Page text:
|Gut microbiome is linked to immune cell phenotype in multiple sclerosis|| |
|R Gandhi1, FV Glehn1, MA Mazzola1, S Jangi1, B Glanz1, S Cook1, P Nejad1, J Petrosino2, D Ward3, N Li1, GK Gerber1, L Bry1, H Weiner1|
|1Brigham and Women's Hospital, Boston, MA, United States, 2Baylor College of Medicine, Houston, TX, United States, 3Broad Institute, Cambridge, MA, United States|
|Background: The gut microbiome plays a key role in shaping the immune repertoire and plays an important role in disease susceptibility in the EAE model. The gut microbiome has been described in other diseases but not yet in MS.|
Objectives: To determine if there are differences in the gut microbiome in MS and if gut microbiome could be linked to immune cell phenotype in MS.
Methods: MS patients from the Partners MS Center [untreated (n=22), glatiramer acetate treated (n=13), and IFN- treated (n=18)] and healthy controls from the BWH PhenoGenetic project (n=44) were studied. Samples were profiled using two high throughput platforms (454 and Illumina 16s sequencing) to determine community structure and taxonomic composition of the gut microbome. The gut microbiome was also linked to immune cell profiling in peripheral blood using flow based and nanostring based assays.
Results: We found an increase in Archaea (Methanobrevibacteriaceae) in MS vs. controls (p < 0.00001 by 454 sequencing). Archaea are in a kingdom separate from bacteria and eukaryotes and in the human gut are dominated by Methanobrevibacter smithii, which make up 10% of colonic anaerobes in the gut. We also found two organisms with anti-inflammatory properties that were lower in MS vs. controls and which were increased with treatment. Specifically: 1) The Butyricimonas genus from Bacteroidetes phylum was lower in the untreated MS vs. controls. Butyricimonas are butyrate producers with anti-inflammatory effects; and 2) The Lachnospiraceae family from the Firmicutes phylum (which are also butyrate producers) was lower in untreated vs. treated MS irrespective of whether they were treated with IFN-β or glatiramer acetate. Immune cell analysis showed that the antigen presenting cells from MS patients have an activated phenotype that could be linked to presence or absence of Archaea. In addition, we found that the expression of T cell specific markers such as IFN-gamma, a proinflammatory cytokine associated with MS, is also linked to the presence or absence of Archaea.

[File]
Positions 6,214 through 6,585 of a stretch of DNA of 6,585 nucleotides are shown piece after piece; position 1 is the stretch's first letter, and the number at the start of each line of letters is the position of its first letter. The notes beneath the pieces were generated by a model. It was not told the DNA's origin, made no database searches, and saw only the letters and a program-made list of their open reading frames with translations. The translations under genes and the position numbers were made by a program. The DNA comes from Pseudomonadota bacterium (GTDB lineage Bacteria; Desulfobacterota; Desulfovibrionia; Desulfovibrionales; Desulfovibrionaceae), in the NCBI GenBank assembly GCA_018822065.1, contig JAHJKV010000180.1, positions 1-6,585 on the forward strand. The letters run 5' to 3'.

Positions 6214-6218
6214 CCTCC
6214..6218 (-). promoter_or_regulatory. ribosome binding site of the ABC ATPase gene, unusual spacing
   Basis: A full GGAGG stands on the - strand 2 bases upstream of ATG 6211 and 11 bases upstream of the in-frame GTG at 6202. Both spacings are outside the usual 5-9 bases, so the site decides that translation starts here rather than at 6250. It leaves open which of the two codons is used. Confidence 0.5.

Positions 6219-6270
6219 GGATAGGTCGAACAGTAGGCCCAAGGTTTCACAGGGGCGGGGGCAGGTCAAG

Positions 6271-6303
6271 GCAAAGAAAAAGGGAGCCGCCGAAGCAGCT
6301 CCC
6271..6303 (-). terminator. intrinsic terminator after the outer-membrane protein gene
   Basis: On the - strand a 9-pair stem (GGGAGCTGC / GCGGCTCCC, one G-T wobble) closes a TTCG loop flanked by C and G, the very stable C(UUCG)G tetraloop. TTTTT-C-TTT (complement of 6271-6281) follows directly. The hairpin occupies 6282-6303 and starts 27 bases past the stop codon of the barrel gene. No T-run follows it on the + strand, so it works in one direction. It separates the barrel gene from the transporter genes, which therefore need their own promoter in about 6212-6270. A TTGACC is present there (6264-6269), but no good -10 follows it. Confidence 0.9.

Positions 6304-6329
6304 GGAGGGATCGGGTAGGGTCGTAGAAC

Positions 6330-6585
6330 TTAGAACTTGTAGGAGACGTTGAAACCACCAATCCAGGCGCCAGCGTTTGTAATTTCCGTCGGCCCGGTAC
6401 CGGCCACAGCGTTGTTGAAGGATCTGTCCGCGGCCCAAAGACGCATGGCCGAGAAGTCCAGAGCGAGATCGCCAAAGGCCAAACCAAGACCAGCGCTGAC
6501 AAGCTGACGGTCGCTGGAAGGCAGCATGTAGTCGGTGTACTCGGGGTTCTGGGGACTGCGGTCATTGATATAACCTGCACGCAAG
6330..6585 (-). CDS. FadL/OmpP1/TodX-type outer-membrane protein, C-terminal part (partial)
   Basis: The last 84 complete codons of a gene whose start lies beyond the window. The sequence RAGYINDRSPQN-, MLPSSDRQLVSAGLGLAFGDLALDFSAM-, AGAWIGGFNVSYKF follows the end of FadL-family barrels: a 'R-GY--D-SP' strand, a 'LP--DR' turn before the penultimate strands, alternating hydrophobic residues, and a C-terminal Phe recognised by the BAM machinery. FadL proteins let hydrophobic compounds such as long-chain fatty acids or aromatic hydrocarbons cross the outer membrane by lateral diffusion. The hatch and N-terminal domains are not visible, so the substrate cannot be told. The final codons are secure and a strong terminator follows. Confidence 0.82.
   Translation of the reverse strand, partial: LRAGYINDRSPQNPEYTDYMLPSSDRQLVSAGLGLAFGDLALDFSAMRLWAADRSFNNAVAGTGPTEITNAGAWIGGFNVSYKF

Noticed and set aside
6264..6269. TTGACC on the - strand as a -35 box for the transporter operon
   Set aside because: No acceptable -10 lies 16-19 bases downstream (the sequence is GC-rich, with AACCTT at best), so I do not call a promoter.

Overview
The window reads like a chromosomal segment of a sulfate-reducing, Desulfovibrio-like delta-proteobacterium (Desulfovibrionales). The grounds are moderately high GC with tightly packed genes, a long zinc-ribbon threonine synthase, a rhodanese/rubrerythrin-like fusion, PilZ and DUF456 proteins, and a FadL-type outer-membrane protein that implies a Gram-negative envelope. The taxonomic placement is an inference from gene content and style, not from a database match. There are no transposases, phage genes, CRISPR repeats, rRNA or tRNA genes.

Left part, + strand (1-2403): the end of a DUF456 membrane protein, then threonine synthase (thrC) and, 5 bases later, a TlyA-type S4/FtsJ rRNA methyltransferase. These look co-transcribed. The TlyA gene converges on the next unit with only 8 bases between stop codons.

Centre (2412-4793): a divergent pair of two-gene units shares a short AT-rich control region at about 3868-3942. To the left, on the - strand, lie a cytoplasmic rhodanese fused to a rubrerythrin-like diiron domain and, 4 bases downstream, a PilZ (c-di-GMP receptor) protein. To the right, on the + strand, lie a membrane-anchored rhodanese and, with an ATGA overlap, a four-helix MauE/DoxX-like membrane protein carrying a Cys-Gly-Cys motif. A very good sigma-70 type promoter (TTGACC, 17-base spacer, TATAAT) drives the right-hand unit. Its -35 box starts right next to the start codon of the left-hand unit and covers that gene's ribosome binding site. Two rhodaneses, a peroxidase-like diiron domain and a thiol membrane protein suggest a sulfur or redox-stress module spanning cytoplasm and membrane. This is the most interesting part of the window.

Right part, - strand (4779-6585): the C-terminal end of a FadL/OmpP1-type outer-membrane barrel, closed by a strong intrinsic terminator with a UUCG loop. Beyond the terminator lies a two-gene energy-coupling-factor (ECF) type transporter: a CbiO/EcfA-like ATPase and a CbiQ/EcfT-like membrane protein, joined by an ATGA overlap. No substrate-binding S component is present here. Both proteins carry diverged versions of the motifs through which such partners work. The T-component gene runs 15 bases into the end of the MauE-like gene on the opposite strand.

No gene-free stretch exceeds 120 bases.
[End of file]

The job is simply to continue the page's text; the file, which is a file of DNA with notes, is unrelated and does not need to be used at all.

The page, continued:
Conclusions: Our results identify changes in both pro-and anti-inflammatory epigenetic factors in the gut microbiome of MS subjects that may contribute to disease pathogenesis and that could be linked to changes in immune cell phenotype.
Assistant Professor Roopali Gandhi , Brigham and Women's Hospital , Boston , US
Assigned in sessions:
12.09.2014, 14:45-16:15, Poster viewing, poster sessions, P2, Poster Session 2 (P491-P981) and Coffee Break, Hall C